Many questions, few answers about loss of HMS Bounty to hurricane Sandy

The search continues for missing captain of the HMS Bounty, which sank Monday off Cape Hatteras, N.C., during hurricane Sandy. Rescued crew members aren't talking, leaving key questions about the tragedy unanswered.

Amanda Lucier/The Virginian-Pilot/AP
A Jayhawk helicopter operated by the US Coast Guard continues search and rescue operations for captain Robin Walbridge of the tall ship HMS Bounty, which turned on its side 90 miles southeast of Hatteras, N.C. during Hurricane Sandy on Monday, in Elizabeth City, N.C., Tuesday, Oct. 30.

The US Coast Guard continued Thursday to search for Robin Walbridge, one of two sailors lost when the 180-foot HMS Bounty, a 1960 replica of a famous 18th-century merchant vessel, foundered and sank in the throes of hurricane Sandy on Monday.

But as the search enters its fourth day, persistent questions arise about why the captain put a small, mostly greenhorn crew into the treacherous waters off Cape Hatteras, N.C., within reach of a hurricane.

To be sure, Captain Walbridge had sailed the Bounty for about 17 years and was, in his wife’s words, “the best in the industry” – that industry being educational missions of modern tall ships. 

In a post to Facebook before the ship ran into trouble, Walbridge defended what apparently was a controversial decision to cast off from Connecticut ahead of the storm. "Bounty's current voyage is a calculated decision... NOT AT ALL... irresponsible or with a lack of foresight as some have suggested. ... A SHIP IS SAFER AT SEA THAN IN PORT!” Walbridge wrote.

The Bounty’s 14 survivors have collectively decided to not speak to the press out of respect for Walbridge and the only confirmed casualty, Claudene Christian. But into that silence, with Walbridge still missing, has poured rampant speculation about the captain’s decision.

“The thing that’s striking to a lot of people is why Walbridge put himself in that position … when he had another avenue out: He could’ve headed eastward into the Atlantic and waited off of Halifax or Nova Scotia,” says Sal Mercogliano, a former merchant marine who is now a maritime historian at Campbell University, in Buies Creek, N.C. “Why cross the path of a hurricane and put yourself in such a precarious position? It’s hard for a lot of people to fathom.”

One captain, Dan Moreland of the tall ship Picton Castle, expressed disbelief at Walbridge’s decision in an interview Wednesday with the Nova Scotia Chronicle Herald. “When I first heard the Bounty was out there, I thought, ‘You’ve got to be kidding.’ This is a huge system, there is no way of avoiding this, there’s no dodging and weaving around it.”

That, however, appears to be exactly what Walbridge intended to do. According to the Facebook account for the ship’s onshore organization, the crew believed it had skirted the most treacherous winds by Sunday as the three-master appeared to clear the eastern side of the storm, about 140 miles southeast of Cape Hatteras. 

The ship sent out its first distress call Sunday evening, and it sank Monday morning as the US Coast Guard began a daring, high-winds helicopter rescue to pluck survivors from the water.

It's still not known how various factors played into the sinking, including the ship’s location (a treacherous spot where the Gulf Stream shoulders against Cape Hatteras on its northward route), a possible leak, or the eventual failure of the ship’s twin diesel props and generators.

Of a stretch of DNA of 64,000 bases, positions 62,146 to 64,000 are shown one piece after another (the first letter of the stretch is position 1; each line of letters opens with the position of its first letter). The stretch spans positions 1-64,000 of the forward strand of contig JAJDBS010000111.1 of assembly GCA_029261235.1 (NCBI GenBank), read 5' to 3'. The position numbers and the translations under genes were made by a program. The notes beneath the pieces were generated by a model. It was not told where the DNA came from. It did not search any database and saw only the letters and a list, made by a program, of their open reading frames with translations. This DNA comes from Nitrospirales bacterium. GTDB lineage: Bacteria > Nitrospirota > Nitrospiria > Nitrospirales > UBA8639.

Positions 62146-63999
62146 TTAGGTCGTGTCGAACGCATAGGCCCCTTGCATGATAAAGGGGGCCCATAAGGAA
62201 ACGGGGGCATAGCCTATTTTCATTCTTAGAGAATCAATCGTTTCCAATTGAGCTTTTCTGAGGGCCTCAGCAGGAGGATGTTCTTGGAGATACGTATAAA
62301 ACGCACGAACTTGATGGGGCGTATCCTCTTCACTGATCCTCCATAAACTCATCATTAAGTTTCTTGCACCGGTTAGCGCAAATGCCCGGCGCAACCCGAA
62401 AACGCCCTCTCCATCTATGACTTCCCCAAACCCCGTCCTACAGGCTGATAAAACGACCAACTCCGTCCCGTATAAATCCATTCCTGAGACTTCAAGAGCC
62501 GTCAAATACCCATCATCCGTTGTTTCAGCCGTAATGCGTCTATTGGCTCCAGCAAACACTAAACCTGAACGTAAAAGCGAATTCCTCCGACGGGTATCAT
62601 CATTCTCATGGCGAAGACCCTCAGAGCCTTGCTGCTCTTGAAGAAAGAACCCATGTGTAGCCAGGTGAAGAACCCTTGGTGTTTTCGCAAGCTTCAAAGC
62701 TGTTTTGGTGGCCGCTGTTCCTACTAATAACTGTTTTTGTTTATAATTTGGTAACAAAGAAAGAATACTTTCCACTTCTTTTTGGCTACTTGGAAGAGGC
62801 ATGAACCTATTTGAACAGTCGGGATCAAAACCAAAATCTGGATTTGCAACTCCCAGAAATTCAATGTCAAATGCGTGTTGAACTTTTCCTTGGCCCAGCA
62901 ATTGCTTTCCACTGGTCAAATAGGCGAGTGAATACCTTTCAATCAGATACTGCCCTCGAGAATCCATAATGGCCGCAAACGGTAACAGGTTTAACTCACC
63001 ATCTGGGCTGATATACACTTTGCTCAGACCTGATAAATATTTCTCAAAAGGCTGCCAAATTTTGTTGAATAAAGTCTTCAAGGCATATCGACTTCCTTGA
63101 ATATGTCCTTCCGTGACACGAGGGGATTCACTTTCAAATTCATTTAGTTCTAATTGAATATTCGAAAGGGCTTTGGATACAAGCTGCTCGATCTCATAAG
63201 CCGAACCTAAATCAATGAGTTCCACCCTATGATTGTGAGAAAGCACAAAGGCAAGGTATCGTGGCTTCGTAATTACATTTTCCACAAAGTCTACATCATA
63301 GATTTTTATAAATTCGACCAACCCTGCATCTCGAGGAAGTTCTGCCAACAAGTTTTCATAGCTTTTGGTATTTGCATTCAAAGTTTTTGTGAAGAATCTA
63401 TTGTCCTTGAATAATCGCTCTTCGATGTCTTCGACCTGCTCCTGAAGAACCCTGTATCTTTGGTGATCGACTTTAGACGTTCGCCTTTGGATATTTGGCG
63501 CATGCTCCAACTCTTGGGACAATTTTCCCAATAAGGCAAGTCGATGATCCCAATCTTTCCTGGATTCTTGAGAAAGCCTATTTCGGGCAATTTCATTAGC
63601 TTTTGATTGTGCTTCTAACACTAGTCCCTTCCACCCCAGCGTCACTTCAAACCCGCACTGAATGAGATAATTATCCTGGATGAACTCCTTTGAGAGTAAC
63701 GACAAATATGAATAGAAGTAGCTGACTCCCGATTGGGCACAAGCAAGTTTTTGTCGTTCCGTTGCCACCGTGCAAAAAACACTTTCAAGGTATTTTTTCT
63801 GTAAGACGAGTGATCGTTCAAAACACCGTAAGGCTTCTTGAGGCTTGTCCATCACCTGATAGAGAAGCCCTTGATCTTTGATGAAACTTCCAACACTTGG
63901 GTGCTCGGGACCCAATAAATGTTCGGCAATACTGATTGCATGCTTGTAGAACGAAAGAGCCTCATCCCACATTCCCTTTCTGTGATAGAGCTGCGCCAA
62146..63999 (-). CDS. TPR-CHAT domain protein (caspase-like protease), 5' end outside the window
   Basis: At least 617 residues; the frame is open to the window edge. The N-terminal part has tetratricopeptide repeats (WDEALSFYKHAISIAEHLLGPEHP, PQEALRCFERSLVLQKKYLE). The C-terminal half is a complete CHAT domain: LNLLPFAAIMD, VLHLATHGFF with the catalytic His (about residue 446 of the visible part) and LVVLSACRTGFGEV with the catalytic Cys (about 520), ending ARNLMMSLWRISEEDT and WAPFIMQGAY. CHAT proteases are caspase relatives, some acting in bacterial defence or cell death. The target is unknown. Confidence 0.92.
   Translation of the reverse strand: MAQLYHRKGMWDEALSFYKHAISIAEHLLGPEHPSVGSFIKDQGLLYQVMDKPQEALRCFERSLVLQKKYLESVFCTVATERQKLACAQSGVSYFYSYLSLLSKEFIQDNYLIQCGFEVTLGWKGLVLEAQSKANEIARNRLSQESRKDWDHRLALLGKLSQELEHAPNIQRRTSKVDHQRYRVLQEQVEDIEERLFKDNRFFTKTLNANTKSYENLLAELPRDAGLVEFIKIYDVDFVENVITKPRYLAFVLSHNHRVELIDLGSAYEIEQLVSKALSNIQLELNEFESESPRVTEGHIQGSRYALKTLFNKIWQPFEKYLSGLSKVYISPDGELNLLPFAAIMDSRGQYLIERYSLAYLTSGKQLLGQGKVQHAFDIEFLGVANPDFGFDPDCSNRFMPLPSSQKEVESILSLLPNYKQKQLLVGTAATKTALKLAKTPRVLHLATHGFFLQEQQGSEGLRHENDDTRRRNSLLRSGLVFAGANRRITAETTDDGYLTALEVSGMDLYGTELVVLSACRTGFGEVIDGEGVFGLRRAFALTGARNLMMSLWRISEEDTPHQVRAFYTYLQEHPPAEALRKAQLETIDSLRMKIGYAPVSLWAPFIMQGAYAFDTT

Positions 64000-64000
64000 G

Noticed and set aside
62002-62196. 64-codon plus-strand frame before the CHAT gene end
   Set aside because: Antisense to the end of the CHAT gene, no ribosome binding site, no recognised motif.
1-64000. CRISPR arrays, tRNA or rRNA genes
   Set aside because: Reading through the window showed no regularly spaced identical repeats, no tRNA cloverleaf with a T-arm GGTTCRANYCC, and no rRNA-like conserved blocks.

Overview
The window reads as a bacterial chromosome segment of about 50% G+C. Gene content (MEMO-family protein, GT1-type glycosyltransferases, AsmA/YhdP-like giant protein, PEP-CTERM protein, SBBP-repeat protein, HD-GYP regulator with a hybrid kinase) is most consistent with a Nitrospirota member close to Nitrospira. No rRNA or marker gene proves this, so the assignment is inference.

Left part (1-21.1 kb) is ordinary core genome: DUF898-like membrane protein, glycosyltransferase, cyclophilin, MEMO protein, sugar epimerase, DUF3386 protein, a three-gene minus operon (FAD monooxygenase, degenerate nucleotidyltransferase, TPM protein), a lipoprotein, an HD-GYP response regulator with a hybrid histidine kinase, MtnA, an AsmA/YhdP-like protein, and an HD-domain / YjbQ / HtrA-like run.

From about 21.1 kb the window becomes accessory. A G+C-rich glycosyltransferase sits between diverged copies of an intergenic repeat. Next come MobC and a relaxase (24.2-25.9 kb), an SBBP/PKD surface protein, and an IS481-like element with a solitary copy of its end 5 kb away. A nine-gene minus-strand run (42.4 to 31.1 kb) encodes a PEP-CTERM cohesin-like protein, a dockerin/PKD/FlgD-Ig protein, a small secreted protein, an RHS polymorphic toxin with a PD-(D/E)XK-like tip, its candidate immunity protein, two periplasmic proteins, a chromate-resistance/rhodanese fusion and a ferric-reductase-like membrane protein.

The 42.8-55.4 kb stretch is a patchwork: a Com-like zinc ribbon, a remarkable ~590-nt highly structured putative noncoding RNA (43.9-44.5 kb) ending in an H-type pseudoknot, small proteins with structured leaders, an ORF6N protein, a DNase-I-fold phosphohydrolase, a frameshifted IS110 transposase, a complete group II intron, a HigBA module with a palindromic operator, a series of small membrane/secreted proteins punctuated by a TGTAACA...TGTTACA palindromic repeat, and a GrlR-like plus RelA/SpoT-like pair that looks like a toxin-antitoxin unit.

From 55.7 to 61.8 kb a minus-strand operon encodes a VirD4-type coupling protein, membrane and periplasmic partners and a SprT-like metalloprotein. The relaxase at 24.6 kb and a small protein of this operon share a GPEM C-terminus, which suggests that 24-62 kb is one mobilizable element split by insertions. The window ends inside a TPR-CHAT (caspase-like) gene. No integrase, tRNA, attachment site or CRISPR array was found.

Today’s tall ships face the same dangers as their predecessors. In 2010, the tall ship Concordia went down in a storm off the coast of Brazil. The entire 64-member crew was rescued 40 hours later, plucked out of lifeboats.

The Associated Press reported that Claudia McCann, Walbridge's wife, described the captain as a kind-hearted and cool-headed man who “had been in lots of hairy situations” at sea before.

Last week, Walbridge gathered his crew and set sail from New London, Conn., en route to a regular wintering berth in St. Petersburg, Fla., in a bid to skirt past Sandy.  

The HMS Bounty replica, built according to original Royal Navy plans of the boat at the center of the famous 1789 mutiny, had a crew of 11 men and five women. Most of them are inexperienced sailors searching for unique experiences and adventures.

One of the more experienced mates saw potential in the group that was manning the Bounty. “We had a new crew, most with no experience on BOUNTY, and we’re a bit short-handed,” he wrote on his personal blog in May. “The crew has shaken down well.”

In the 18th century, the original Bounty’s full crew would have hoisted smaller storm sails to keep the ship plowing in one direction. But that didn’t happen as things began to go wrong on Sunday, including the reported loss of diesel power.

Powerless, “that ship would have been careening on all three axes and it’s possible that a hole opened up, a plank loosened up, and once she lost power there’s no chance to get storm sails up and manage them with just 16 people on board – remember, the original Bounty had a crew of 100,” says Mr. Mercogliano. “The issue is, you have a 60-year-old ship built to a 250-year-old design, and you’re in one of the worst storms that you could possible be in off Cape Hatteras, the literal graveyard of the Atlantic.” 

“It's devastating to learn that a crew member died and Captain Robin Walbridge is missing,” write the editors of Florida’s Sun-Sentinel newspaper in an editorial Thursday. “But, frankly, we’re a little angry, too, that Walbridge chose to set sail in the face of this immense storm. Given all the warnings, what was he thinking?” 

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